Only you can determine the proper balance for your situation, but to me  It seems like that old Alaskan in a 4-6x range might be a good compromise,  I have an old 12x Weaver that would work---but would probably better in the lower power ranges for wider field of view.   Perhaps some of the more modern versions or Leopold offerings might work.  I have a couple 4 and 6x Leupolds mounted ones on Ruger #1/3 hunting rifles----great scopes but they do not have quite that "old time" look we prefer.
I'm currently working on an offhand schuetzen rifle project but it's n a caliber which--with a simple butt-stock switch-- could also be used in the field for deer hunting.  With a cantilever base adapter I think one of the old Weaver's might meet my needs. 

But then I'm here and you're "down under"

« Last Edit: Mar 3rd, 2018 at 8:13am by QuestionableMaynard8130 »  

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Hombre
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Re: Scopes that don't look out of place
Reply #39 - Mar 15th, 2018 at 11:18pm
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May fit in with the general discussion here.
Stevens Favorite, replacement Numrich barrel from long ago by previous caretaker of this nifty lil' .22 LR.  Weaver J2.5x. Notice how the rings are fitted to the flats of the barrel.  A fun shootin' lil' iron - the fun n' enjoyment is what it's all 'bout...
  
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Redsetter
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Re: Scopes that don't look out of place
Reply #40 - Mar 16th, 2018 at 11:40am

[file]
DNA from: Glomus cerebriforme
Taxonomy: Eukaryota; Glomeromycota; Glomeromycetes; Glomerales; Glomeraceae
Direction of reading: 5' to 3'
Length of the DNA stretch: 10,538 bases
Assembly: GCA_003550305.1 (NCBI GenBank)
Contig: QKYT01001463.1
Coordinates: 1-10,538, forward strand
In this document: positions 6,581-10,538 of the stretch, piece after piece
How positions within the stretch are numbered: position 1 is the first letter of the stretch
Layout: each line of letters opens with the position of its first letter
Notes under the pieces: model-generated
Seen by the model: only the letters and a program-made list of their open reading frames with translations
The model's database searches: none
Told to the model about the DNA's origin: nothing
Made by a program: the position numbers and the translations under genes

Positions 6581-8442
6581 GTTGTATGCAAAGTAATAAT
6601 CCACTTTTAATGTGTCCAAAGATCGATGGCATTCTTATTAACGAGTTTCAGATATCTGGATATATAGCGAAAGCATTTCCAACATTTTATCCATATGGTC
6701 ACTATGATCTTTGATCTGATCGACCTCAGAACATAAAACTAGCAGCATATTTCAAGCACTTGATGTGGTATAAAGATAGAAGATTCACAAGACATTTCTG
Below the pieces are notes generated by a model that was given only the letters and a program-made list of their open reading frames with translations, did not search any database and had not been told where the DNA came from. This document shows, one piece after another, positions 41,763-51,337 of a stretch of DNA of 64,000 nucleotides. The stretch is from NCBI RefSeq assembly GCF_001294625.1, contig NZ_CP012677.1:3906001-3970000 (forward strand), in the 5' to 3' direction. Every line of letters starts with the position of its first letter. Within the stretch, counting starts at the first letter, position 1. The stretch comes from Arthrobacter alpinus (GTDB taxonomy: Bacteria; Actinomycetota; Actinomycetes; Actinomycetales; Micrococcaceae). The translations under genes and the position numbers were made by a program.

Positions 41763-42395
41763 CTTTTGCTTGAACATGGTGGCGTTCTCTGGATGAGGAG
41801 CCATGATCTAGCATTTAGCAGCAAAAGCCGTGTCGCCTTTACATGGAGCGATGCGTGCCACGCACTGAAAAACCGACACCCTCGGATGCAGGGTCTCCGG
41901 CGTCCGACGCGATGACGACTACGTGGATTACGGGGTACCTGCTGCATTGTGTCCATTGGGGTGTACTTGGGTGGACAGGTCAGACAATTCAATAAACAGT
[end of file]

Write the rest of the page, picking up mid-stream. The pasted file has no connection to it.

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Hombre wrote on Mar 15th, 2018 at 11:18pm:
Notice how the rings are fitted to the flats of the barrel. 


Clever idea (on a replacement brl., that is); had no idea Numrich provided them this way.  No doubt the grooved receivers on modern .22s was their inspiration, but it's actually the same basic idea conceived by Pope c.1900.

And I love those steel-tube Weavers.
  
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marlinguy
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Re: Scopes that don't look out of place
Reply #41 - Mar 16th, 2018 at 11:55am
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Does Numrich offer their barrel with the scope cuts, or were they just added to a Numrich barrel
  

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Hombre
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Re: Scopes that don't look out of place
Reply #42 - Mar 16th, 2018 at 11:36pm
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Numrich lists the following barrel:  "not currently available"
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I'm sure the notches/grooves were not done by Numrich,
rather, whoever bought the barrel did it/had it done.
It does work well and is a clean install.
Always someone out there seeking a better mouse trap!
  
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oldman46
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Re: Scopes that don't look out of place
Reply #43 - Mar 23rd, 2018 at 11:45pm
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I have a BSA model 13 which was originally a take down rifle. i managed to get a really nice cocking lever from a gent in England. Firing pin hit on the rimfire case is perfect. The barrel is 25" long and heavy taper. And is screwed into the receiver and the takedown pin has been cut in two so the original screw part fills that hole and the taper section that not fills the other hold. Canadian marked with the arrow within the Capital "C". Since my eyes are not great will be using a Lyman 10x all american with adjustable objective I should be good at 100 yds with this setup.
Lyman all american scopes should not be overlooked as I could spot 357 bullet holes when I had a 6x on a marlin 1894 in 357 mag. Frank